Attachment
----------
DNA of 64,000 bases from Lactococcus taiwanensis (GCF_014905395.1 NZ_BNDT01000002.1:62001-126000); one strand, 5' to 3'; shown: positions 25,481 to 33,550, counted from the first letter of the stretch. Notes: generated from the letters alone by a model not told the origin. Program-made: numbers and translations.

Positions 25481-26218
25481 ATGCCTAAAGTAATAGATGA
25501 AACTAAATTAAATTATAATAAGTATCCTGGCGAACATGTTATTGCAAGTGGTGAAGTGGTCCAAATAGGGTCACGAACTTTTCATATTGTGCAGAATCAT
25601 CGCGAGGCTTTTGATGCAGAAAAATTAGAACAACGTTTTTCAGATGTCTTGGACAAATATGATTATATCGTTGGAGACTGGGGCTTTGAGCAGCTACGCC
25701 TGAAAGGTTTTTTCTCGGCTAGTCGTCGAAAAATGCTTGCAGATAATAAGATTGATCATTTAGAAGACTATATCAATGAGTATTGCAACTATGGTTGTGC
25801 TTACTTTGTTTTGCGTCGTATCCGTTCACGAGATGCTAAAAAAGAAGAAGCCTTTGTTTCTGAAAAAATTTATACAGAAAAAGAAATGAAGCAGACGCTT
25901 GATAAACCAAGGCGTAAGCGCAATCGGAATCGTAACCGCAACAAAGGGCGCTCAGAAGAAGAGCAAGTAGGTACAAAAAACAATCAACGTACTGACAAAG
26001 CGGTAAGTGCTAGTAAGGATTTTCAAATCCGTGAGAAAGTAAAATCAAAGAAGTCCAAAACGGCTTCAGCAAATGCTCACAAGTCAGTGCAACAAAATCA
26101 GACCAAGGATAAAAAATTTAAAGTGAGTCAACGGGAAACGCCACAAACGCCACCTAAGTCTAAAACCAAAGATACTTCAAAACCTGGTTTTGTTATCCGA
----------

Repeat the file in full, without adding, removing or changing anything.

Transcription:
DNA of 64,000 bases from Lactococcus taiwanensis (GCF_014905395.1 NZ_BNDT01000002.1:62001-126000); one strand, 5' to 3'; shown: positions 25,481 to 33,550, counted from the first letter of the stretch. Notes: generated from the letters alone by a model not told the origin. Program-made: numbers and translations.

Positions 25481-26218
25481 ATGCCTAAAGTAATAGATGA
25501 AACTAAATTAAATTATAATAAGTATCCTGGCGAACATGTTATTGCAAGTGGTGAAGTGGTCCAAATAGGGTCACGAACTTTTCATATTGTGCAGAATCAT
25601 CGCGAGGCTTTTGATGCAGAAAAATTAGAACAACGTTTTTCAGATGTCTTGGACAAATATGATTATATCGTTGGAGACTGGGGCTTTGAGCAGCTACGCC
25701 TGAAAGGTTTTTTCTCGGCTAGTCGTCGAAAAATGCTTGCAGATAATAAGATTGATCATTTAGAAGACTATATCAATGAGTATTGCAACTATGGTTGTGC
25801 TTACTTTGTTTTGCGTCGTATCCGTTCACGAGATGCTAAAAAAGAAGAAGCCTTTGTTTCTGAAAAAATTTATACAGAAAAAGAAATGAAGCAGACGCTT
25901 GATAAACCAAGGCGTAAGCGCAATCGGAATCGTAACCGCAACAAAGGGCGCTCAGAAGAAGAGCAAGTAGGTACAAAAAACAATCAACGTACTGACAAAG
26001 CGGTAAGTGCTAGTAAGGATTTTCAAATCCGTGAGAAAGTAAAATCAAAGAAGTCCAAAACGGCTTCAGCAAATGCTCACAAGTCAGTGCAACAAAATCA
26101 GACCAAGGATAAAAAATTTAAAGTGAGTCAACGGGAAACGCCACAAACGCCACCTAAGTCTAAAACCAAAGATACTTCAAAACCTGGTTTTGTTATCCGA